Locations of visitors to this page FAIR USE NOTICE This site contains copyrighted material the use of which has not always been specifically authorized by the copyright owner. We are making such material available in our efforts to advance understanding of issues of ecological, political and humanitarian significance. We believe this constitutes a ‘fair use’ of any such copyrighted material as provided for in section 107 of the US Copyright Law. In accordance with Title 17 U.S.C. Section 107, the material on this site is distributed without profit to those who have expressed a prior interest in receiving the included information for research and educational purposes. DISCLAIMER: Any medical information published on this blog is not intended as a substitute for informed medical advice and you should not take any action before consulting with your personal physician or a health care provider.

Thursday, April 4, 2013

Hate Crime: Goths, Punks And Emos Recognised



Greater Manchester Police have become the first in the country to officially recognise hate crimes against goths, emos, punks and metallers.
Attacks on those who belong to alternative subcultures will now be recorded as a crime by GMP in the same way as disability, racist, religious, sexual orientation and transgender hate crime to provide better support to victims and repeat victims.
The move is a response to the 2007 killing of Sophie Lancaster, who was attacked by a mob for being a goth.
Aged 20, she and her boyfriend, Robert Maltby, were brutally beaten as they walked home through Stubbylee Park in Bacup.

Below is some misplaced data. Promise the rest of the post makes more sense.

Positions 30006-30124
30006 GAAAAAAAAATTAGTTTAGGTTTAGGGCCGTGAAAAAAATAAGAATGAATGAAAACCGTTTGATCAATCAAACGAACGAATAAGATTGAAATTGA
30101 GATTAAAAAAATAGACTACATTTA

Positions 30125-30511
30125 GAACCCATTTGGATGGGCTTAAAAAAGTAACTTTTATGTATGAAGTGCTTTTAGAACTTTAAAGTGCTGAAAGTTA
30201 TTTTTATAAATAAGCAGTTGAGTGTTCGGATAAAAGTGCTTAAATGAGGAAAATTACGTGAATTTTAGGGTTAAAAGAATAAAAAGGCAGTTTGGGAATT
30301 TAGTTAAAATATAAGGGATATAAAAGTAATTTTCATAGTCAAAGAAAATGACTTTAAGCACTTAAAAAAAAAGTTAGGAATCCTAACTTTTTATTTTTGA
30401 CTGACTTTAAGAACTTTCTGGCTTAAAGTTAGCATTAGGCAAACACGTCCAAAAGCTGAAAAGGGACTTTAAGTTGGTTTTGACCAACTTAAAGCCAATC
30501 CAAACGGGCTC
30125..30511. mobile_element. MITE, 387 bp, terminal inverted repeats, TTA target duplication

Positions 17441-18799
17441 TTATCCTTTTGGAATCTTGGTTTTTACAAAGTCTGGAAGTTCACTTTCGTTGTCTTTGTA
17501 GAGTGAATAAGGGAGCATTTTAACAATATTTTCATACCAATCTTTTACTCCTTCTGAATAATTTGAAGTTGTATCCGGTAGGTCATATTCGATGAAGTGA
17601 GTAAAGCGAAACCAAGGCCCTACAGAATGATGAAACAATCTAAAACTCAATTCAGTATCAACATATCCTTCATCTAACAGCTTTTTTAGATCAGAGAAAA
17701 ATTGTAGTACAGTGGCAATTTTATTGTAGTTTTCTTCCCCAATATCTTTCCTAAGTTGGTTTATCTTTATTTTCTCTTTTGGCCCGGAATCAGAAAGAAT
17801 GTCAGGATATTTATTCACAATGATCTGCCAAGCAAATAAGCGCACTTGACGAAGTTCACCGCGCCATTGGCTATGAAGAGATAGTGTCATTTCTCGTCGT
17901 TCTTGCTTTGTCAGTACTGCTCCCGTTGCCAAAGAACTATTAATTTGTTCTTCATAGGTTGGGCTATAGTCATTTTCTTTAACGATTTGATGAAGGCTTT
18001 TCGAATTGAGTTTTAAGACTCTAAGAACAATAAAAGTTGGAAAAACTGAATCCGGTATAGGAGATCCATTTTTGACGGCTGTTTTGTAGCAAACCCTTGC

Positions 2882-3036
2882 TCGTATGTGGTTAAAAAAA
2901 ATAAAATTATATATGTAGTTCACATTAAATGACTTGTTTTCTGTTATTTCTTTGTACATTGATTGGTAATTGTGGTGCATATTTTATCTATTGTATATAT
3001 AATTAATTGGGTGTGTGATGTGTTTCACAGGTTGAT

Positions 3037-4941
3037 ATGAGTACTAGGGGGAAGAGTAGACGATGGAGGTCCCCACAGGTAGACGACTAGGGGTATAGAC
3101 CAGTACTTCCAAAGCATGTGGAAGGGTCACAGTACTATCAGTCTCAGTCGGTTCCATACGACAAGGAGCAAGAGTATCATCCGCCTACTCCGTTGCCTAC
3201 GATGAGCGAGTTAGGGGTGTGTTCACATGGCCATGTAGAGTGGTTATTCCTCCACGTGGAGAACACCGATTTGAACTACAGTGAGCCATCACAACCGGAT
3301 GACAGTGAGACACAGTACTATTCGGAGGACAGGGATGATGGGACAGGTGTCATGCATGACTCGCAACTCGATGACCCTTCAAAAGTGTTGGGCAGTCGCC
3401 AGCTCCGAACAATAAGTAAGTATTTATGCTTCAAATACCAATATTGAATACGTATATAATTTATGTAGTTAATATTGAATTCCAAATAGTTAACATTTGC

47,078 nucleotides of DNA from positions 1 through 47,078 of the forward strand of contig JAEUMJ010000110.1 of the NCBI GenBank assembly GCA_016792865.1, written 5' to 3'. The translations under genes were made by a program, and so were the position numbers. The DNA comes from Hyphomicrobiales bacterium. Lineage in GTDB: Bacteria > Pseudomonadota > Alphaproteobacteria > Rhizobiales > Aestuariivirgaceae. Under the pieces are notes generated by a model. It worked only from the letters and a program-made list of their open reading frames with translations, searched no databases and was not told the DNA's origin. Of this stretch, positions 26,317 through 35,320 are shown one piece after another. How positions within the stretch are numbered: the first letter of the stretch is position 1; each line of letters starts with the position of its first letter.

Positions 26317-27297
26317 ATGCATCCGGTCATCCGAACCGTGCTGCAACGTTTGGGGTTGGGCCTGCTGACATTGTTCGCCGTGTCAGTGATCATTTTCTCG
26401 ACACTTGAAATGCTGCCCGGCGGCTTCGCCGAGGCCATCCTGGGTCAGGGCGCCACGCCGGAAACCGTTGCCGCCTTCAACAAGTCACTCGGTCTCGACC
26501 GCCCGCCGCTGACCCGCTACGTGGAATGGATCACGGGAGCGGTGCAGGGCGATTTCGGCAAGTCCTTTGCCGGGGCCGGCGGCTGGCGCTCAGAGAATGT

She suffered horrific head injuries after she was repeatedly stamped on and kicked in the head.
Mr Maltby survived the attack, but Miss Lancaster never regained consciousness.
Her killers were sentenced in 2008 and the judge recognised her death as a hate crime because they were targeted for being goths.
Her parents set up the Sophie Lancaster Foundation to create respect and understanding of subcultures.
The charity works with police forces and politicians to ensure individuals who are part of subcultures are protected by the law.
Assistant Chief Constable Garry Shewan, GMP’s lead on hate crime, said: “The launch of this new strand of recordable hate crime is a major breakthrough.
“We are able to officially recognise that people who wish to express their alternative subculture identity freely should not have to tolerate hate crime – something that many people have to endure on a daily basis.
“Sophie’s tragic death brought forward a need to recognise that there are many other victims of hate crime that should be protected by law. MORE

Short URL: http://www.newsnet14.com/?p=122863

No comments: